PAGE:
Huntsville scientists are using a supercomputer to search for natural compounds that can fight the COVID-19 virus on a mission they liken to a Moon shot.
“We are looking at molecules that can block the so-called ‘spike proteins’ that look like a crown around the virus under a microscope,” University of Alabama in Huntsville researcher Dr. Jerome Baudry said this week. “The spike proteins are why the virus is called a ‘corona virus’ or ‘crown virus.’”
“If these spike proteins cannot attach themselves to some other proteins on the surface of our cells,” Beaudry said, “the virus will not be able to enter the cell and will hence not be able to infect the cell.”
The project has “a very ambitious goal, not a lot of time to achieve it, a lot of pressure to do so and the need for very powerful new technology to do it,” Beaudry said.
In this case, the technology is Hewlett Packard Enterprise’s Cray supercomputer in Texas. The analogy is that it is “as fast as the Earth’s entire population doing 20,000 calculations every second” with storage capacity for 45 years of high-definition videos. Machines this special are given names, and this one is Sentinel.
“A fantastic machine,” Beaudry called Sentinel, and using it for this mission is “very Huntsvillian in a way, like being given the Saturn V and a crew for our own Moon trip.”
“Huntsville’s scientific and technological psyche was built on the need to go to the Moon in a few short years, and to develop a rocket large enough to take us there,” Baudry said. “Today, we need to address a terrible health crisis, we have a very short time to do it…. We have done it before; we will do it again.”
Looking at natural compounds also links modern science with the “oldest shared knowledge of humankind,” Beaudry said. What plants can we eat to survive? What plants can heal?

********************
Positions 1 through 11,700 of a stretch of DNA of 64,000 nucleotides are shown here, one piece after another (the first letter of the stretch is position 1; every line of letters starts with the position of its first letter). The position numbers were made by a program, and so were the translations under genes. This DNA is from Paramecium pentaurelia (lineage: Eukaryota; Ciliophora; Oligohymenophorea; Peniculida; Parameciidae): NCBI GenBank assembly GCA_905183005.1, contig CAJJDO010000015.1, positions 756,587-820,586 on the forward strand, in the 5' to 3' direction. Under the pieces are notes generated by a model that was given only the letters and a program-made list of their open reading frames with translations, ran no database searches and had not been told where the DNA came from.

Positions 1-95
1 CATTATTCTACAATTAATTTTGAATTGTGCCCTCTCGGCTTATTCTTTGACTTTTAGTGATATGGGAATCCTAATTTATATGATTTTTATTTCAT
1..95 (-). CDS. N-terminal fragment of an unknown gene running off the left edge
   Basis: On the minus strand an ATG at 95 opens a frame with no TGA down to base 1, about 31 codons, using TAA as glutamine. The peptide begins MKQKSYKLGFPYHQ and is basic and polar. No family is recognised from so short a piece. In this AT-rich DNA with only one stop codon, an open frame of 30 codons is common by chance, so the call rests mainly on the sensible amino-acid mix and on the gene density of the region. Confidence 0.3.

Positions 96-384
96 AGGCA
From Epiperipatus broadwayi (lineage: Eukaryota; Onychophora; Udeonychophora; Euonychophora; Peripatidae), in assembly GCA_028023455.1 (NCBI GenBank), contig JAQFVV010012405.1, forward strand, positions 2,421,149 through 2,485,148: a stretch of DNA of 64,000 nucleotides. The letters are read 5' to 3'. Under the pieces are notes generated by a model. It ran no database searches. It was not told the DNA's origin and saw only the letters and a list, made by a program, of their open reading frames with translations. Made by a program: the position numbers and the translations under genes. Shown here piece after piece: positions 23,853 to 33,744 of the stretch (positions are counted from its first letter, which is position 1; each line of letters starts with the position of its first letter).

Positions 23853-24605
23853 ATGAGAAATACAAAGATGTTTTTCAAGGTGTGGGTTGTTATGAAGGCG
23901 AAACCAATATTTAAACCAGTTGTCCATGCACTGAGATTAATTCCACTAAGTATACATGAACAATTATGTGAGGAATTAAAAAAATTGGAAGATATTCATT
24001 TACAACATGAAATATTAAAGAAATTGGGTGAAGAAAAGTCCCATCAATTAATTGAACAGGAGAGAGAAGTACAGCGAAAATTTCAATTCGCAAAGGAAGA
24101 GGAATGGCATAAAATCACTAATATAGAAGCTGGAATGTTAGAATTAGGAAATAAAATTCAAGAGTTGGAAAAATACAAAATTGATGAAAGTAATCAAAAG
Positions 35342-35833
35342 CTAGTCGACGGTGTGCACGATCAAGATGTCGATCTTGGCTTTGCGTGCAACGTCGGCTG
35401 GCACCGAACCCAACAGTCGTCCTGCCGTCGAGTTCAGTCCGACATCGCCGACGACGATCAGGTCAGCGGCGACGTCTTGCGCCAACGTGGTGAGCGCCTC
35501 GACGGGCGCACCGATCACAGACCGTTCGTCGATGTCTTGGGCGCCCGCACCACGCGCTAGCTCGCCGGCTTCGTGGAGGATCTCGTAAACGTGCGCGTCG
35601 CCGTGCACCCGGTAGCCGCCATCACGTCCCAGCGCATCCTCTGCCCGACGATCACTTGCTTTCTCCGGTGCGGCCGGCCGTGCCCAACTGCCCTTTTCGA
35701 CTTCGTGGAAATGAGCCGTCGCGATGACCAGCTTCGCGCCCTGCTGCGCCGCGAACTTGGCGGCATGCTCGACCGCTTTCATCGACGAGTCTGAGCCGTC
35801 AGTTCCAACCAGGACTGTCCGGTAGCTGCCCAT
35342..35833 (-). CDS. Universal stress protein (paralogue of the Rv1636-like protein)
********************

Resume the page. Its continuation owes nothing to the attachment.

“Artificial intelligence meets ancient knowledge,” he said.
Three months ago, Beaudry said scientists knew “almost nothing” about the coronavirus and the proteins that might affect it. Their goal still isn’t “finding needles, but reducing the size of the haystacks” to speed up a treatment.
Several hundred candidate compounds have been found already and are named in the scientific paper published this week. Some are from plants found in Alabama with chemicals developed over millions of years of evolution to have “biochemical friendliness,” Beaudry said.
“If we can identify computationally such a natural product,” Baudry said, “then we have colleagues who will test it in specialized labs.”
The work in Huntsville isn’t the only scientific attack on COVID-19, and Beaudry said the virus has “the scientific community coming together around the world in a kind of synergy of effort and good will.”
Baudry holds the Mrs. Pei-Ling Chan Chair in the UAH Department of Biological Sciences. At UAH, the Baudry Lab collaborates on machine learning and big data in drug discovery with the laboratory of Dr. Vineetha Menon, an assistant professor of computer science.
UAH graduate student Anna Petroff is also involved at the Baudry Lab, and undergraduate Corinne Peacher is working with Baudry and Menon.
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